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Brewster vs. Oloukun on Aug 29th

By Erik Schmidt: Former World Boxing Organization heavyweight champion Lamon Brewster (35-4, 30 KO´s) will be making his fourth bout on his comeback trail against Nigerian Gbenga Oloukun (16-1, 10 KOs) on August 29th at the König Palast, Krefeld, Nordrhein-Westfalen, Germany. Brewster, 36, is trying to turn his career around and get back into title contention. He’ll be fighting on the undercard of the Marco Huck vs. Victor Emilio Ramirez WBO cruiserweight title bout.


Brewster is currently ranked number #10 in the WBO, but he’s going to have to face stiffer competition than Oloukun if he wants to move up quicker. At this pace, it would be years before Brewster would be in position to fight for the title against WBO heavyweight champion Wladimir Klitschko.

I seriously doubt that Wladimir will elect to fight Brewster unless he’s his mandatory challenger, and that’s not because Klitschko has much to fear from Brewster. Klitschko easily defeated Brewster by a 6th round stoppage two years ago in July 2007, dominating Brewster with jabs for most of the fight.

Eventually, Brewster retired on his stool following the 6th round with the advice from his trainer. Previously, Brewster stopped Klitschko in the 5th round five years ago in April 2004 to win the WBO title. However, a lot of time has passed since then and Brewster took a lot of punishment in subsequent fights against Kali Meehan and Luan Krasniqi.

Although Brewster did successfully defend his WBO title three times, he took a real pounding in the process. In April 2006, Brewster lost his WBO title in a 12 round decision loss to Sergey Lyakhovich. Brewster injured his left eye in the bout, which later required surgery to repair a detached retina. Brewster then took a year off to recover from the injury.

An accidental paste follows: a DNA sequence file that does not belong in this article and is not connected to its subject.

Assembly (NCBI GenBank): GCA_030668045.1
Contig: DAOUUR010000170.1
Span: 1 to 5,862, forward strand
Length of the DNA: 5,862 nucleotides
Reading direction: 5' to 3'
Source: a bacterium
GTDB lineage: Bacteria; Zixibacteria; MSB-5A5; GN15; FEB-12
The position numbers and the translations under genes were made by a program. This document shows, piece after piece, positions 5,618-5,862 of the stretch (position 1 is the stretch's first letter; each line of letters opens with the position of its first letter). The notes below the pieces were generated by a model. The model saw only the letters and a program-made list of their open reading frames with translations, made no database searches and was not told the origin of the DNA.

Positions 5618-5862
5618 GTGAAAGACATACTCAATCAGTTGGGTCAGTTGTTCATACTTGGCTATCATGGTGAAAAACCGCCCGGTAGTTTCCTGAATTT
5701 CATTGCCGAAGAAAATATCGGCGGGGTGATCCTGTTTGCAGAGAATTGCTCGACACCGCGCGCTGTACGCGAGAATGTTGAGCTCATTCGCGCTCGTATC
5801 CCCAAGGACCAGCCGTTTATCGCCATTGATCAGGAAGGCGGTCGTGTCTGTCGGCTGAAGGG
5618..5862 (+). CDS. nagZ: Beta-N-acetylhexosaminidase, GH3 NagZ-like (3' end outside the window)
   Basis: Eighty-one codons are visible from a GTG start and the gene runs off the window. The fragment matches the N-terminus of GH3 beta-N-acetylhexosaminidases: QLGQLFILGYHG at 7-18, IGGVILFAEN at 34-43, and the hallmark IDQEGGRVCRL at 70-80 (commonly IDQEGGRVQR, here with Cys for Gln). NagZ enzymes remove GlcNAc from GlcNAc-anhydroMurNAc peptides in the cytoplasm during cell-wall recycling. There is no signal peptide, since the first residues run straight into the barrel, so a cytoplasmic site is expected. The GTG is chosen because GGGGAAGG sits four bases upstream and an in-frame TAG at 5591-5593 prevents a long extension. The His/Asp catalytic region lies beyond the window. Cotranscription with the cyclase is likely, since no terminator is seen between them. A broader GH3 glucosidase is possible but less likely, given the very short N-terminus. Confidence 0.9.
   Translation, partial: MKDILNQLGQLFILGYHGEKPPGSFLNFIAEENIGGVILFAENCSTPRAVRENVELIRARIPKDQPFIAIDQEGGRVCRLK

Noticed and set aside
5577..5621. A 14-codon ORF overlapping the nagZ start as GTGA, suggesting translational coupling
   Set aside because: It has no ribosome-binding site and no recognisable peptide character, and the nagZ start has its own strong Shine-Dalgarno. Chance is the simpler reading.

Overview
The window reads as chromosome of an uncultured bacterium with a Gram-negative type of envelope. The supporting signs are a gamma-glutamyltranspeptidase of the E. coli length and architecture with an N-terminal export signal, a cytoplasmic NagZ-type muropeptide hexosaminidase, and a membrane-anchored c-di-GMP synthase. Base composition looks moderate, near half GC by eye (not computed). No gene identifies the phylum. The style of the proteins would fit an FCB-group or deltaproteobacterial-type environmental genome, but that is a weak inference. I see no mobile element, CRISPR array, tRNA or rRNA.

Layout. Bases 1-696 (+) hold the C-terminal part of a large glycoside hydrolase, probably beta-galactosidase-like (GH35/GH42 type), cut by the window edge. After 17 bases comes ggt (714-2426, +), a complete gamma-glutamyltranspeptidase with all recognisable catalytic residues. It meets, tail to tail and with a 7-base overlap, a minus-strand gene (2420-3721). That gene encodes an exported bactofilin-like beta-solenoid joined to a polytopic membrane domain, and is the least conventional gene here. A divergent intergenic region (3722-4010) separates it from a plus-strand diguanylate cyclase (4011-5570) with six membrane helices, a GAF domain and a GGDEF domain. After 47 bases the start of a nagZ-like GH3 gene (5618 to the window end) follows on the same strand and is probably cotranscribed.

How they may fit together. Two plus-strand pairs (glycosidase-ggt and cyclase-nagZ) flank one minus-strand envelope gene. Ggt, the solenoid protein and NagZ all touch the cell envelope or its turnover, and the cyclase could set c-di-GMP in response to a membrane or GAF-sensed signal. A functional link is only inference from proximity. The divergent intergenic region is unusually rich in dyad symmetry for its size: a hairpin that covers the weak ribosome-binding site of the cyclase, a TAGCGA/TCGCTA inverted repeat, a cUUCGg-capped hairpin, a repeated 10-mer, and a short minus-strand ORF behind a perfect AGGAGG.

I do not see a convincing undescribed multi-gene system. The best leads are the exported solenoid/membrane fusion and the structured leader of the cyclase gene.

And with his first fight back 15 months later, Brewster made the mistake of fighting Wladimir Klitschko in a rematch. In hindsight, it was probably a bad move on Brewster’s part to fight Klitschko without a tune-up, but he didn’t want to miss the chance and lose out on a nice payday, so he took the fight anyway.

Brewster didn’t show any of the fire and tenacity that he was known for having prior to the eye injury and fought mostly in a passive manner against Klitschko. The result was that Brewster was completely dominated and rarely laid a glove on the 6’6″ Klitschko.

Brewster has looked good since then, beating Danny Batchelder and Michael Sprott in the past year. Brewster is now fighting out of Germany where he’s likely to have more opportunities for good paydays than he might otherwise have had if he had stayed in the U.S. However, it’s going to be a long road to get back into a title shot against Klitschko, and even when Brewster does get there, the chances are slim that he’ll be able to contend against him. In the 2004 fight, Brewster was knocked down by Wladimir in the 4th and on the verge of being knocked out. However, Klitschko punched himself out in the process and was taken out in the next round.

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